- Associated Press - Tuesday, November 8, 2016

LOS ANGELES (AP) - California voters are considering whether to authorize $9 billion in state bonds for school and community college construction projects in Tuesday’s election.

Proponents say Proposition 51 is needed for new buildings and renovations, while opponents argue the state could not afford the estimated $500 million it would cost each year to pay off the bonds. They say reform is needed in how school construction projects are funded.

The measure is backed by a coalition funded by two developer organizations that has received more than $9 million in contributions since January, as well as the California PTA and dozens of school districts, labor and business associations.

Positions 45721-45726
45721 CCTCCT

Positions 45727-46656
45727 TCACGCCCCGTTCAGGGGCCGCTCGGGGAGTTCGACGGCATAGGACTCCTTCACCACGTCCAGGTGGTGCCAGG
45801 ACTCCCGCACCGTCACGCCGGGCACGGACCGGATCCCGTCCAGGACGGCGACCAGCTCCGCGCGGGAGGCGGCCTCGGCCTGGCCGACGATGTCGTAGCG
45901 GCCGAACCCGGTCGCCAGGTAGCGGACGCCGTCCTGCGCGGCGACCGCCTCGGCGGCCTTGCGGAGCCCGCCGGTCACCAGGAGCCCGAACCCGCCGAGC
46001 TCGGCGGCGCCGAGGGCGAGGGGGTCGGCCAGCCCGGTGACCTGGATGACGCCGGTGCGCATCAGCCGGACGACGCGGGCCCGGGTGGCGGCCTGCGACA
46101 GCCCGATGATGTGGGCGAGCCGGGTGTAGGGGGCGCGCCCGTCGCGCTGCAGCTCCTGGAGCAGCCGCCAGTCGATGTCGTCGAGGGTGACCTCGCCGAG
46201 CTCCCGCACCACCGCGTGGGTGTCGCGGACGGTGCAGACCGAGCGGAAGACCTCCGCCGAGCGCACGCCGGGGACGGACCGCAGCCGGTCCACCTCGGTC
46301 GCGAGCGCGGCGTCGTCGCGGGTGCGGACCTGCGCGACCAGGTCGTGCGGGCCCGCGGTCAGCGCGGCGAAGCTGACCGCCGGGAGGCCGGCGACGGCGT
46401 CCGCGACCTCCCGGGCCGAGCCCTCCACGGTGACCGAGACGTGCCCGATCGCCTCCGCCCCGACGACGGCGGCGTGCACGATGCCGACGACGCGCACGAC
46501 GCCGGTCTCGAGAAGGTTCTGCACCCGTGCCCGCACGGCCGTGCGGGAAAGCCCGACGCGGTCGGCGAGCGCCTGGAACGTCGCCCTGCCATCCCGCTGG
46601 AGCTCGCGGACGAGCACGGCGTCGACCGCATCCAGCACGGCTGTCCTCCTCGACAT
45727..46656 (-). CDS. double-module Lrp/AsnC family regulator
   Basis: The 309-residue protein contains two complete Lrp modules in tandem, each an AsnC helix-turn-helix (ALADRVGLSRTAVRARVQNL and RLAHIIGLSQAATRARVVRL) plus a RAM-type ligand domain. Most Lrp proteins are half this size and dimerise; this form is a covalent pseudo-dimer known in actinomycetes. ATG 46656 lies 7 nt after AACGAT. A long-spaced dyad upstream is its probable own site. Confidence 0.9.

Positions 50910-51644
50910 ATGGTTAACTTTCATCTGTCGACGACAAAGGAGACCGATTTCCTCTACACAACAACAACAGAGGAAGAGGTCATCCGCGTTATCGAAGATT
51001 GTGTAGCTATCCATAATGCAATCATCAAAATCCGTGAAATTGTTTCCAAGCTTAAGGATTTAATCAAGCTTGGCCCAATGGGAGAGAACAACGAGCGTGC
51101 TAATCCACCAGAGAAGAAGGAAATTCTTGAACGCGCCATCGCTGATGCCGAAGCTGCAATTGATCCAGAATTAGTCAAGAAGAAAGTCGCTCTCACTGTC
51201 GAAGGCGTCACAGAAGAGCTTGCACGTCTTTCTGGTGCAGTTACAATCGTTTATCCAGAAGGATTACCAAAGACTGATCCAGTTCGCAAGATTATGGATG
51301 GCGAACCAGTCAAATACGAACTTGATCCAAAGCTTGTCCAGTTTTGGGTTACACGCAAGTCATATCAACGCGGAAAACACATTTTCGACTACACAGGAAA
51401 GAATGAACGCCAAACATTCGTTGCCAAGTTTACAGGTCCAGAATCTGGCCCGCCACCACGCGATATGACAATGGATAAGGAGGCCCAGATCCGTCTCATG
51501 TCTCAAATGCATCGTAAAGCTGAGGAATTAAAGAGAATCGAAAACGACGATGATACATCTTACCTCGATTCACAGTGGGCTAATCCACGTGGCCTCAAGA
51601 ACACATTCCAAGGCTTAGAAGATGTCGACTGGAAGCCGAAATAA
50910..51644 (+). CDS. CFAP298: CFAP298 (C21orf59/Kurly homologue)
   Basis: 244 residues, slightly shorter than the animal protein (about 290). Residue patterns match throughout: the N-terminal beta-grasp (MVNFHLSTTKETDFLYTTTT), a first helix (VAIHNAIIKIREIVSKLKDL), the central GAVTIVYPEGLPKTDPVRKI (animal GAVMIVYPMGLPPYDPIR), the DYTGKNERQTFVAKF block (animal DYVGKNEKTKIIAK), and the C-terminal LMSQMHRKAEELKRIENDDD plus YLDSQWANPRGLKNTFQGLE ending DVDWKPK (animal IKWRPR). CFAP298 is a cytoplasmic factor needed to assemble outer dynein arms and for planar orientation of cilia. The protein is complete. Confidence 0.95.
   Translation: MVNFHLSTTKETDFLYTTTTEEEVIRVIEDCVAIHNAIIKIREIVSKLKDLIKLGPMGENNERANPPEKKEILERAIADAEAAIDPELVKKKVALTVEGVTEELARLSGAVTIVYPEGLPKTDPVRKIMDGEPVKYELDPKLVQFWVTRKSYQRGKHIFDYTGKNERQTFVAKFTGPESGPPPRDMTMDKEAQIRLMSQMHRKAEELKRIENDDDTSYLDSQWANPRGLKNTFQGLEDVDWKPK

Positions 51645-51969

It would authorize $6 billion in general obligation bonds for building new K-12 schools and renovating older ones, as well as $1 billion for charters and vocational schools and $2 billion for community colleges. Principal and interest payments would be paid off over 35 years and cost a total of $17.6 billion if sold at an average 5 percent interest rate.

Notable opponents included Gov. Jerry Brown, a Democrat who called the proposition “the developers’ $9 billion bond” in an interview with The Los Angeles Times.


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